Florida A&M University school spirit has experienced a severe decline since I stepped on the hill in 2014. The stadium is not as packed on game day, school events have lackluster attendance, and Set Friday is not as full and vibrant every Friday. The overall feeling of being a one big happy “FAMUly” has been lost. Where did our Rattler spirit go? It could be that the new generations of incoming Rattlers don’t have the same drive for school spirit as previous years.
FAMU still has its same traditions that have been going on for years. Set Friday, Royal Court, Marching 100, have been a staple in FAMU’s campus history. However, the execution has been very mediocre and overall dull. Former FAMU alumna Shelly James spoke on her hill experience from 1990-1994: “I remember when cars used to be able to drive through the set blaring their music; students would skip class just to make it to Set Friday.” Nowadays the set may get crowded during the last thirty minutes to an hour of Set Friday and cars are definitely prohibited from driving through. School events such as Cram Jam or even school pep rallies, don’t have the same high attendance rate that FAMU is used to. “I noticed the lack of school spirit around my junior year, and I barely come on campus except for class because it’s just so dry around here,” said De’Aysa Moss, a fourth-year criminal justice student.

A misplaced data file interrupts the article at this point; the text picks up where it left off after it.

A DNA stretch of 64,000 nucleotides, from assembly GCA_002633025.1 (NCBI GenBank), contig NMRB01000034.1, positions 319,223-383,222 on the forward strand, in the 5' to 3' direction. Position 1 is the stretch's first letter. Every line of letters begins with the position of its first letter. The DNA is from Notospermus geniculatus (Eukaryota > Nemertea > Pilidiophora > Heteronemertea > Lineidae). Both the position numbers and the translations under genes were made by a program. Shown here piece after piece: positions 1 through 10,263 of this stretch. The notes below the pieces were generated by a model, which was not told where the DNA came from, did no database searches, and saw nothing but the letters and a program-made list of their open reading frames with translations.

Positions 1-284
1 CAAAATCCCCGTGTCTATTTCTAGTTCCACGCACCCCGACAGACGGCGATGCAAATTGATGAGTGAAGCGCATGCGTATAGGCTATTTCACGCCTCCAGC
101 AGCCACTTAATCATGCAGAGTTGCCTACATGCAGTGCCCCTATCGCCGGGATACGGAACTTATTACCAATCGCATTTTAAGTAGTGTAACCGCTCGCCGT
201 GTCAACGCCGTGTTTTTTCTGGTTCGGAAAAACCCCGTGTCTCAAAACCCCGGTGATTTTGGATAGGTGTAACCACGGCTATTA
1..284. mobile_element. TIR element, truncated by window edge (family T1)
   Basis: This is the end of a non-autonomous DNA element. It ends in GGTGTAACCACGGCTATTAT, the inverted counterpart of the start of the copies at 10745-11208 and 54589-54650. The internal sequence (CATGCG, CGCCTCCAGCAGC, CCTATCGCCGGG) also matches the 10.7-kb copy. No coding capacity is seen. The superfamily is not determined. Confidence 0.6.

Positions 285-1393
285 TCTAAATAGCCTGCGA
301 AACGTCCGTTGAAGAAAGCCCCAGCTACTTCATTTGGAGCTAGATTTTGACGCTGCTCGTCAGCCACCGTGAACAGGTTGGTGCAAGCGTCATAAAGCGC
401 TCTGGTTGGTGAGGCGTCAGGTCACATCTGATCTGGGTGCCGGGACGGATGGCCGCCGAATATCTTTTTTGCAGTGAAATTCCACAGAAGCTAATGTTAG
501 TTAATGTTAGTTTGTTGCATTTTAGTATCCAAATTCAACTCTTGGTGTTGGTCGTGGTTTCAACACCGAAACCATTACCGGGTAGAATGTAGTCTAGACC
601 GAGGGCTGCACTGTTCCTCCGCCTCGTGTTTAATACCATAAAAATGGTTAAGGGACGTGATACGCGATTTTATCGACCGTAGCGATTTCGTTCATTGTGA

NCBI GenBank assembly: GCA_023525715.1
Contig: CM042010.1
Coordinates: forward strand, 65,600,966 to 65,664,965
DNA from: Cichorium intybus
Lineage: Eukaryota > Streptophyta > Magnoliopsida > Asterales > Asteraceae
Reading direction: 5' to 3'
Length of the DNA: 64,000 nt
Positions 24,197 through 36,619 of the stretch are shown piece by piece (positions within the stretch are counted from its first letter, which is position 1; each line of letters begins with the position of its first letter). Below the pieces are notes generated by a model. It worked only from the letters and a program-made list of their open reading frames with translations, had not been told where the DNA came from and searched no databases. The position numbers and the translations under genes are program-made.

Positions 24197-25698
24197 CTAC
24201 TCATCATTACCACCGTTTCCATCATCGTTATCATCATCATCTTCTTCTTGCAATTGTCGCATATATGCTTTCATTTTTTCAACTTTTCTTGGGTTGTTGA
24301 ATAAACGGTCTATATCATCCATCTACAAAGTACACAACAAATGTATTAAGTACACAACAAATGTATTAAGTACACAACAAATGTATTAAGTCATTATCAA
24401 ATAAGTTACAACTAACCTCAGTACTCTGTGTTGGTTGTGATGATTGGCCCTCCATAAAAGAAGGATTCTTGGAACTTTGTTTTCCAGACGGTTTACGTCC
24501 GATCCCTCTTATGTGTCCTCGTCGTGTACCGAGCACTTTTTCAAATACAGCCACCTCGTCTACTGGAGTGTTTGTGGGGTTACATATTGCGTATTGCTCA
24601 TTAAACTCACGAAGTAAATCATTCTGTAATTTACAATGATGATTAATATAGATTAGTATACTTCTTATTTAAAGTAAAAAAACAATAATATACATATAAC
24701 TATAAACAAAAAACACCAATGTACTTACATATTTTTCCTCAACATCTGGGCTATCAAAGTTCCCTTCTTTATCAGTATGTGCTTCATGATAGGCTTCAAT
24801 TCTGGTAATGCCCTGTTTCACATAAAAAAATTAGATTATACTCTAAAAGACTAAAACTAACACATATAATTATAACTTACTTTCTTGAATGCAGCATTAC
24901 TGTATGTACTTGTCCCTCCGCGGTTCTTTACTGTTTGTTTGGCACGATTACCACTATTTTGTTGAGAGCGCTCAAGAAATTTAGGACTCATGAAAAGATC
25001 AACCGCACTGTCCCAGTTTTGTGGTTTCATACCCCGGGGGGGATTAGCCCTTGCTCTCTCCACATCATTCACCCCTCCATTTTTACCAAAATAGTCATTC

FAMU was once the poster campus of the HBCU experience. However, in this age of social media, it seems as though we have fallen short of being known as the best HBCU to attend. In order for others to support our HBCU, we as students have to uplift and bring in enough spirit for our university to re-gain the status of being the “livest” HBCU in the land. “When I came to visit my alma mater for Homecoming last year, I was very disappointed in how small the band was, the lack of excitement from the crowd, and the overall feeling was not what I was used to when I was a student here,” Howard Carter, a 1989 graduate, said.
I believe our spirit has died due to our new generation of students caring more about what status and positions they can obtain while enrolled than the actual excitement and experience of being a part of the university. It’s as though showing your spirit for our school is seen as “lame,” but having school spirit should be our way of showing our support for the university we attend.